One of the most underdeveloped beverages in the United States, tea barely compares in size to beverage categories such as carbonated soft drinks, coffee, and water. Americans’ growing interest in wellness, however, is starting to change that. Tea’s good-for-you, all-natural halo and lower-than-coffee-or-cola caffeine content complement today’s health-aware consumer, particularly the older generation. A functional beverage, tea fits into the well-established movement among aging Baby Boomers to seek out foods and beverages that promise wellness and anti-aging effects.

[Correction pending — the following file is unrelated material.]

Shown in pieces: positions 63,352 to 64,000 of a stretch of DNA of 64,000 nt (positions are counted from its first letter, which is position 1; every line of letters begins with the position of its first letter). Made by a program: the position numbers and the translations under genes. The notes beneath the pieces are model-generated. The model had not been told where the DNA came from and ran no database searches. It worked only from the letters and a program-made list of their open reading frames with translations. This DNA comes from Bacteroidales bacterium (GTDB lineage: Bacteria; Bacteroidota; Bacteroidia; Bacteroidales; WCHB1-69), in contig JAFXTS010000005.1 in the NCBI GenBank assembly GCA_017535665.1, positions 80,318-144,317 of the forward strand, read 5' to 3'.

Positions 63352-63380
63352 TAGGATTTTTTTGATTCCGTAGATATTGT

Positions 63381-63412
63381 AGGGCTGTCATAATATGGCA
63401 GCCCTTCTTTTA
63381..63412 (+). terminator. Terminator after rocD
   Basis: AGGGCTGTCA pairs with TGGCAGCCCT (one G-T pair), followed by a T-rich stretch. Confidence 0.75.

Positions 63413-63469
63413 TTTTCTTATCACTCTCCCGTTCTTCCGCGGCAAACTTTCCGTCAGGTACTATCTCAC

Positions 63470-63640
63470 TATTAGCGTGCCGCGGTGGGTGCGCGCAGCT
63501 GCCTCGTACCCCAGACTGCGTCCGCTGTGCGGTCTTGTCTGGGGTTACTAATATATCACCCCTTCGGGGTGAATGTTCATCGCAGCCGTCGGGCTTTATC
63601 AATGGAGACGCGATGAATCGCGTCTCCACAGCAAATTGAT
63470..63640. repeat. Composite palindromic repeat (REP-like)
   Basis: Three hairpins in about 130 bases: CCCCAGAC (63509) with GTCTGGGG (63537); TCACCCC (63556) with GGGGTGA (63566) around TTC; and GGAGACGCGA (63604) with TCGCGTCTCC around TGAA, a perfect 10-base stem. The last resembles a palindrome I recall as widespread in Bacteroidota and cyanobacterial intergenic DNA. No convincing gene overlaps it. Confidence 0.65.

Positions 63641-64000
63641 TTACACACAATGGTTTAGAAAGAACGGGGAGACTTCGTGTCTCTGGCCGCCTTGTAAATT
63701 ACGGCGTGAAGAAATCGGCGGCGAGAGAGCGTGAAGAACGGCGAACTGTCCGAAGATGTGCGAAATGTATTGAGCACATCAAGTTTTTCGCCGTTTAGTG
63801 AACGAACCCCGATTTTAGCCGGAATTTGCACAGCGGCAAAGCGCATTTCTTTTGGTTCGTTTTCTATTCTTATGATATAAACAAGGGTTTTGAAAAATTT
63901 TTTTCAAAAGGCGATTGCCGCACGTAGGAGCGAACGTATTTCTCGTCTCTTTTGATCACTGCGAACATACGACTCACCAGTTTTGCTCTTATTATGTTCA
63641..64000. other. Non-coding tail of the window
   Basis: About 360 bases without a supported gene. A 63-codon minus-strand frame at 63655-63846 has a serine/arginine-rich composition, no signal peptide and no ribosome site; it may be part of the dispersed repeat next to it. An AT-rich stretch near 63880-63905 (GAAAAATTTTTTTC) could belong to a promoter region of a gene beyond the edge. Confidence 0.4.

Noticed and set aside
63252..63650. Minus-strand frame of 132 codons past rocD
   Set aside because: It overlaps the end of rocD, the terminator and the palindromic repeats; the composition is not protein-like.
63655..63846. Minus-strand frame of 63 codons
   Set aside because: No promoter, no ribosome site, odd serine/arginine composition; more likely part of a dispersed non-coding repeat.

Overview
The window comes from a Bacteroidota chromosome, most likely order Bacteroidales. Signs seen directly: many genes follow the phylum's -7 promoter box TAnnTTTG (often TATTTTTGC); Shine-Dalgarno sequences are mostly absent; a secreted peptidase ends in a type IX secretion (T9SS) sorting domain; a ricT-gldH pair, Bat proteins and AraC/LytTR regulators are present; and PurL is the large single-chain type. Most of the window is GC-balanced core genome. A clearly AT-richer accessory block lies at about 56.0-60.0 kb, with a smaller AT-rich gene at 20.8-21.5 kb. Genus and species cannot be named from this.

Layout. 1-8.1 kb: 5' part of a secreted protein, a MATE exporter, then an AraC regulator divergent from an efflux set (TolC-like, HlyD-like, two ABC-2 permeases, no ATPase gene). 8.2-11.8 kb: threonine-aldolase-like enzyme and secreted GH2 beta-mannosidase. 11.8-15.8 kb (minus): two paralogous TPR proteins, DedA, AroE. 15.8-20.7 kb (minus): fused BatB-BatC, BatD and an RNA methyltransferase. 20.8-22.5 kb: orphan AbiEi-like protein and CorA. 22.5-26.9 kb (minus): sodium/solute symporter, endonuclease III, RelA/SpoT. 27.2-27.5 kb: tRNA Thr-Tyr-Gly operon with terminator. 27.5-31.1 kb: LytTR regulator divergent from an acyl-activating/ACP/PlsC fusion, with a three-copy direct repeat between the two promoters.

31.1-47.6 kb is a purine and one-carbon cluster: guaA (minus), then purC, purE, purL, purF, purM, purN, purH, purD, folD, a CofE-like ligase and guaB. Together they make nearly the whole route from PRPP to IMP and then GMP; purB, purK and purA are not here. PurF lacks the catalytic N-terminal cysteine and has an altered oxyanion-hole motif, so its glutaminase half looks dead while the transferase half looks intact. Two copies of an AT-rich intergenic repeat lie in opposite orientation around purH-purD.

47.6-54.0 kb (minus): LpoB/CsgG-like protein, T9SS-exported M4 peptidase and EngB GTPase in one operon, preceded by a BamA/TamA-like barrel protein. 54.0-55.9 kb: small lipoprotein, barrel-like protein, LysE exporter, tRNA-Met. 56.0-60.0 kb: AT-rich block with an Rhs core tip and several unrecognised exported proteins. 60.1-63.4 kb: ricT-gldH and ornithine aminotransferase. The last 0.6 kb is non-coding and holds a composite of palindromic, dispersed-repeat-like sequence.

Tea also has an advantage over other beverages in its diversity. Packaged Facts projects that by 2012, specialty tea, which currently makes up 36% of the overall market, will command half of all tea and ready-to-drink tea sales in the United States.
“As more flavors and packaging options enter the market, tea and ready-to-drink teas are increasingly securing a position as an alternative to carbonated soft drinks,” notes Tatjana Meerman, the publisher of Packaged Facts. “The days of the generic black tea bag are gone and the chai, yerba mate, rooibos and other specialty teas that Boomers are consuming in mass quantities are here to stay.”